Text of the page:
Study investigates premature death of Autistic people in the UK

A new study has confirmed that Autistic people experience reduced life expectancy – but that the number of years of life lost may not be as high as previously claimed.

The research, published in The Lancet Regional Health – Europe, is billed as the first to estimate the life expectancy and years of life lost by Autistic people living in the UK.

autism, autism awareness, mental health

The study, led by UCL researchers, used anonymised data from GP practices throughout the UK to study people who received an autism diagnosis between 1989 to 2019. They studied 17,130 people diagnosed as autistic without a learning disability and 6,450 participants diagnosed as autistic with a learning disability. They then compared these groups with people of the same age and sex, who had not been diagnosed as autistic.

The researchers found that Autistic men without a learning disability had an average estimated life expectancy of 74.6 years, and Autistic women without a learning disability, around 76.8 years.

Meanwhile, the estimated life expectancy for people diagnosed with autism and learning disability was around 71.7 years for men and 69.6 years for women.

These figures compare to the usual life expectancy of around 80 years for men and around 83 years for women living in the UK.

The findings provide the first evidence that diagnosed Autistic people were more likely to die prematurely in the UK across the time period studied, indicating an urgent need to address inequalities that disproportionately affect autistic people.

However, the new estimates also suggest that the widely reported statistic that Autistic people live 16 years less on average is likely to be incorrect.

UCL’s Professor Josh Stott, lead investigator of the study, said: ‘Autism itself does not, to our knowledge, directly reduce life expectancy, but we know that autistic people experience health inequalities, meaning that they often don’t get the support and help that they need when they need it. We wanted to explore whether this impacted the average life expectancy for diagnosed autistic people living in the UK.

‘Our findings show that some autistic people were dying prematurely, which impacted the overall life expectancy. However, we know that when they have the right support, many Autistic people live long, healthy and happy lives. Although our findings show important inequalities, we were concerned about frightening statistics that are often quoted, and it is important to provide more realistic information.

‘We do need to find out why some autistic people are dying prematurely so that we can identify ways to prevent this from happening.’

Autistic people have differences in their social communication and social interaction, alongside restricted and repetitive patterns of behaviours, interests and activities.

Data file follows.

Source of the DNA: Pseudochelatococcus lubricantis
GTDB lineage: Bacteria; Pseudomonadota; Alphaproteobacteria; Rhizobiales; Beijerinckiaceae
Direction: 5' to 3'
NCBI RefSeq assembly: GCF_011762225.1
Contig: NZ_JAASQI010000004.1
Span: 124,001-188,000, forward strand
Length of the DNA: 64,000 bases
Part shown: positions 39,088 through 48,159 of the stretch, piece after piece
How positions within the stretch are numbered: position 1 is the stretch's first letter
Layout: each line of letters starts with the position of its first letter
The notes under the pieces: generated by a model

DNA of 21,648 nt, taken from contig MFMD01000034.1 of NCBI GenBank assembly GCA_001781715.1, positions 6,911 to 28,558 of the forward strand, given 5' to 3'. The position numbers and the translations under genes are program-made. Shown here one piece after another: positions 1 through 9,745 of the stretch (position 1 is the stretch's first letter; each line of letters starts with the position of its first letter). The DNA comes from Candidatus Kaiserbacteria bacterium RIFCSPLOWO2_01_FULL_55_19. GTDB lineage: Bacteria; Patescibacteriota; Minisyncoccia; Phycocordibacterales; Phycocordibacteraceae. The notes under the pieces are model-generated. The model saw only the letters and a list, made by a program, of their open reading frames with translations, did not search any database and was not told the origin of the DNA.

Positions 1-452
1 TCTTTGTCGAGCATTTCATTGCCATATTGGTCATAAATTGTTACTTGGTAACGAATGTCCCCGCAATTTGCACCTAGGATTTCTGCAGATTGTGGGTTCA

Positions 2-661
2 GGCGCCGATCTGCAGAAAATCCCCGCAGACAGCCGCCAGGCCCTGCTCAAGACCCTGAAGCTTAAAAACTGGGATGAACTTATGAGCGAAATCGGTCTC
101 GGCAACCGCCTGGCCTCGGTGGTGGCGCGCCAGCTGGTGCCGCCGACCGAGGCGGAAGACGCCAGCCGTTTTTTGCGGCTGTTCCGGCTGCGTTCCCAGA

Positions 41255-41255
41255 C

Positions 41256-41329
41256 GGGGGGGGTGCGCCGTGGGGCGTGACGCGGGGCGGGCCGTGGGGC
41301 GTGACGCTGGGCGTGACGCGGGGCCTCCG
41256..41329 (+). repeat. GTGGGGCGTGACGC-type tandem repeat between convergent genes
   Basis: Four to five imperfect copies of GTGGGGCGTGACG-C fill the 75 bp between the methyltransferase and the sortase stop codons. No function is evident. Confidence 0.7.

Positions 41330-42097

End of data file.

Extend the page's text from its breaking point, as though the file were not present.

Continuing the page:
Many autistic people require adjustments to be made to ensure equal access to healthcare, employment, and local authority support.

Some autistic people also have learning disabilities, and can find it hard to explain to others when they are experiencing pain or discomfort. This can mean that health problems go undetected.

There are numerous reports of social exclusion, difficulties accessing support, and inappropriate care being given, as described in Baroness Hollins’ recent report.

The researchers have previously published a study which found that the true number of autistic people in England may be more than double the number often cited in national health policy documents.

Consequently, they acknowledge that the new research may overestimate the reduction in life expectancy experienced by Autistic people on average.

Professor Stott said: ‘Very few Autistic adults have been diagnosed, meaning that this study only focuses on a fraction of the total autistic population.

‘Those who are diagnosed may be those with greater support needs and more co-occurring health conditions than Autistic people on average.

‘We think this is particularly the case for women diagnosed with Autism and learning disability – the larger reduction in life expectancy may reflect a disproportionate underdiagnosis of Autism and/or learning disability in women.

‘It’s likely that not all autistic people experience a reduced life expectancy – indeed, some Autistic people may be better at sticking to healthy routines than average, potentially increasing their life expectancy.’

Image: karelinlestrange

More on this topic:

PDA Autistic people experiencing poor mental health and service barriers

Ombudsman finds councils not offering choice for parents of SEND children


Notify of
Inline Feedbacks
View all comments
Help us break the news – share your information, opinion or analysis
Back to top